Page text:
When you’re pressed for time for whatever reasons, sometimes you can appreciate someone who has a unique talent of being able to break down and analyze an event while only giving you the info you need…
Shout out to Nathaniel Parker (via Askwoody.com) for his quick, yet detailed breakdown of Apple’s event…
Over the past couple of years, Ed Bott of ZDNet.com has done an awesome job of breaking down how Windows 10 gets updates which is all a part of Microsoft’s new updating philosophy. To his credit, he has not hesitated when he feels that past practice has changed to the point that the masses should be notified in “layman’s terms” and not “Microsoft speak”.
This has led to all new recommendations on how to approach the installation of optional updates in Windows 10 resulting from the latest version 1903 release.
Even though I may have posted his original piece in a previous post, check out the most updated one here for the full scoop on what’s recommended from here on out. That is until Microsoft decides to change things yet again!
So I had a friend of mine ask earlier this week what could be done to maintain a high level of performance or speed up Windows 10 on his office PCs and rattled off numerous suggestions that could help the cause (i.e. keep installed programs to a minimum, have a good amount of available HDD/SSD space, keeping it free of infections, etc.)
It just so happens that as I’m browsing one of my favorite tech news sites, I come across an article detailing the ways that can help a Windows 10 user speed up their PC.
Check it out here and let me know if you see a difference in performance on your PCs!
So it appears that users are getting increasingly frustrated with numerous battery and keyboard related issues plaguing different generations of Surface Pros as well as the Surface Laptops.
Various outlets like Askwoody.com and Born’s Tech and Windows World are discussing the issues at length today and point out critical issues with the way Microsoft is severely lacking in their response to alleviate customer’s issues.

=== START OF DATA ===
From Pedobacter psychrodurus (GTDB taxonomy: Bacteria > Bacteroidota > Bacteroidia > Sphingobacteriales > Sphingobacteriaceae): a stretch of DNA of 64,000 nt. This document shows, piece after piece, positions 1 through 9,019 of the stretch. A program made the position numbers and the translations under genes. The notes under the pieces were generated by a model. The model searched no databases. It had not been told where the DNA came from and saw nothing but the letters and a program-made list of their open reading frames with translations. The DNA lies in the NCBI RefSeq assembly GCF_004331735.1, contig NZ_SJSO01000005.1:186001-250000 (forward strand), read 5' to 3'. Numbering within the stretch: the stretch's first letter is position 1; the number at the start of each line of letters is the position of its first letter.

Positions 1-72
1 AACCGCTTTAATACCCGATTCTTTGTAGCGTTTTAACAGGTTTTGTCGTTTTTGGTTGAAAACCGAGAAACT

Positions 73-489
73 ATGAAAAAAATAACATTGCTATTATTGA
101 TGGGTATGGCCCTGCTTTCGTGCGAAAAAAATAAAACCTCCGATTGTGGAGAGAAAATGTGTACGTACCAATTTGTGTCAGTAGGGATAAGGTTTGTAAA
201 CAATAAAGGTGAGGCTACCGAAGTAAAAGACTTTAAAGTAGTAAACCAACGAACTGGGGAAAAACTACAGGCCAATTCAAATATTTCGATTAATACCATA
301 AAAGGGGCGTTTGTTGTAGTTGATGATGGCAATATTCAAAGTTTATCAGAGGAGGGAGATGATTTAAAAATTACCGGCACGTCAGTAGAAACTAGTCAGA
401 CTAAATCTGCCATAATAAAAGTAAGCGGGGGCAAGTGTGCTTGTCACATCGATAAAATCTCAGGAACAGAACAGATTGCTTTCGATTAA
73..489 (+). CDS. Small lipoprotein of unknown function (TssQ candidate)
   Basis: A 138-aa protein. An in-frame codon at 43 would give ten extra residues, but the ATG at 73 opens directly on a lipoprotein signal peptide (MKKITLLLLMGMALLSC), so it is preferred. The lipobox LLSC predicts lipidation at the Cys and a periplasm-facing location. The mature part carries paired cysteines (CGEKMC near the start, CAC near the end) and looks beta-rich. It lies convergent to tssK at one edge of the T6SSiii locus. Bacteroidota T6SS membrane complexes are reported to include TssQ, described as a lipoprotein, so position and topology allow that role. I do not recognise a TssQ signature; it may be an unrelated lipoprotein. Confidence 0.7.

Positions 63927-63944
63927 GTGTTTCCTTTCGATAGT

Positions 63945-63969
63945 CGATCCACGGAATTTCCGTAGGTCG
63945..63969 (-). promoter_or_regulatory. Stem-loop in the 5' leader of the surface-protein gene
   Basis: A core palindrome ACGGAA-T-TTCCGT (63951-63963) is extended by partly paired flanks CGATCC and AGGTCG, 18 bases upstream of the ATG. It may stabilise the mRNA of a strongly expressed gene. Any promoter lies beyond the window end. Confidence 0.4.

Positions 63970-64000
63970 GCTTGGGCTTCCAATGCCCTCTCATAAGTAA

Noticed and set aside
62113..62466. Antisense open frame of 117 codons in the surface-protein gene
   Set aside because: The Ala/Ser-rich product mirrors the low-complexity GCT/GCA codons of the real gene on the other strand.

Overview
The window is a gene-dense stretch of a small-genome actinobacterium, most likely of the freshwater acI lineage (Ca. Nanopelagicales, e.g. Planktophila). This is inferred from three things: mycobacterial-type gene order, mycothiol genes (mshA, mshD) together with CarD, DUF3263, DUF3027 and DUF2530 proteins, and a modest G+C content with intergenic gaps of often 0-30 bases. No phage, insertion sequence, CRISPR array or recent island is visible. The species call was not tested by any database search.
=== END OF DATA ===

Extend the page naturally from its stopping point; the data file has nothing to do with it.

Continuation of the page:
Check out the latest here and here to get more info!
As VMworld 2019 comes to a close, it’s time to access what the main takeaways were from VMware’s annual conference which returned to San Francisco, CA this year after being held in Las Vegas, NV the past few years.
Tom Fenton posts his five main takeaways on Virtualizationreview.com detailing the top items addressed at this year’s event.
Check out his article here for further details and if you had a chance to attend and/or kept up with the week’s announcements, what did you like or dislike?
Just came across a cool list on Computerworld.com revealing all of the upcoming tech related conferences of interest over the next year. Some of them, such as CES (ironically not on the list), are staples in the tech conference world but that does not mean that the smaller ones (in terms of attenance) are not as relevant or as important. As I like to say, it just means its more focused.
Check out the link here for further details and drop a line on your thoughts on the list and also if you have another conference in mind.
While doing some casual browsing about all things tech, I came across a post discussing a software package that can pretty much be looked at as “System Restore” on steroids. Enter RollBack Rx…it has also been dubbed as the Time Machine Backup-like solution for Windows.
Check out the details here and I’ll be sure to test out the software for myself!